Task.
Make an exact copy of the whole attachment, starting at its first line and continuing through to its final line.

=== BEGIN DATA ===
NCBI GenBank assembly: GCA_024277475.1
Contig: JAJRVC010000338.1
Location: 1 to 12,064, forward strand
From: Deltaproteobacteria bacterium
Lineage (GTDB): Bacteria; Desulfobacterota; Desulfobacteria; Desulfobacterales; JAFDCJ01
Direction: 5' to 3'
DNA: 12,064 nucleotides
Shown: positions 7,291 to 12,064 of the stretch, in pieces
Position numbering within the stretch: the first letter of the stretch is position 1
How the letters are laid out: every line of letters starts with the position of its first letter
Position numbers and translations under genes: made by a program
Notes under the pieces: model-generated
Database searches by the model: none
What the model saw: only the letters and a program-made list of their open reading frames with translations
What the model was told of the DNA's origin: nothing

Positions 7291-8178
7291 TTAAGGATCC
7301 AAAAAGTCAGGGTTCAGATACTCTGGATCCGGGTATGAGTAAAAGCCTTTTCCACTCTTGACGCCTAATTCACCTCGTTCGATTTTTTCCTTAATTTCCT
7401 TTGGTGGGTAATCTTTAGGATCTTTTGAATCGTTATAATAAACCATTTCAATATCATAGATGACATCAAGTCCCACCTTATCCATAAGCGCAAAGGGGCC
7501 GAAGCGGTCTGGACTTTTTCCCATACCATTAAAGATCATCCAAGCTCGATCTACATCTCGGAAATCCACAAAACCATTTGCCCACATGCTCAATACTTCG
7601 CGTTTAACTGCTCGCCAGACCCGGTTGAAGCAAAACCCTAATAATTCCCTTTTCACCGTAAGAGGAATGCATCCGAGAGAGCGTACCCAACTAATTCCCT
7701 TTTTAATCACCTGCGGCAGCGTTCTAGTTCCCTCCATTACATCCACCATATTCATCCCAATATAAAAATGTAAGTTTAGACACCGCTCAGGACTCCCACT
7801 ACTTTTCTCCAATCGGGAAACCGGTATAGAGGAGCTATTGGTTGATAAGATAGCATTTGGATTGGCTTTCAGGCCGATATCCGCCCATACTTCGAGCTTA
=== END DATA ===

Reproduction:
NCBI GenBank assembly: GCA_024277475.1
Contig: JAJRVC010000338.1
Location: 1 to 12,064, forward strand
From: Deltaproteobacteria bacterium
Lineage (GTDB): Bacteria; Desulfobacterota; Desulfobacteria; Desulfobacterales; JAFDCJ01
Direction: 5' to 3'
DNA: 12,064 nucleotides
Shown: positions 7,291 to 12,064 of the stretch, in pieces
Position numbering within the stretch: the first letter of the stretch is position 1
How the letters are laid out: every line of letters starts with the position of its first letter
Position numbers and translations under genes: made by a program
Notes under the pieces: model-generated
Database searches by the model: none
What the model saw: only the letters and a program-made list of their open reading frames with translations
What the model was told of the DNA's origin: nothing

Positions 7291-8178
7291 TTAAGGATCC
7301 AAAAAGTCAGGGTTCAGATACTCTGGATCCGGGTATGAGTAAAAGCCTTTTCCACTCTTGACGCCTAATTCACCTCGTTCGATTTTTTCCTTAATTTCCT
7401 TTGGTGGGTAATCTTTAGGATCTTTTGAATCGTTATAATAAACCATTTCAATATCATAGATGACATCAAGTCCCACCTTATCCATAAGCGCAAAGGGGCC
7501 GAAGCGGTCTGGACTTTTTCCCATACCATTAAAGATCATCCAAGCTCGATCTACATCTCGGAAATCCACAAAACCATTTGCCCACATGCTCAATACTTCG
7601 CGTTTAACTGCTCGCCAGACCCGGTTGAAGCAAAACCCTAATAATTCCCTTTTCACCGTAAGAGGAATGCATCCGAGAGAGCGTACCCAACTAATTCCCT
7701 TTTTAATCACCTGCGGCAGCGTTCTAGTTCCCTCCATTACATCCACCATATTCATCCCAATATAAAAATGTAAGTTTAGACACCGCTCAGGACTCCCACT
7801 ACTTTTCTCCAATCGGGAAACCGGTATAGAGGAGCTATTGGTTGATAAGATAGCATTTGGATTGGCTTTCAGGCCGATATCCGCCCATACTTCGAGCTTA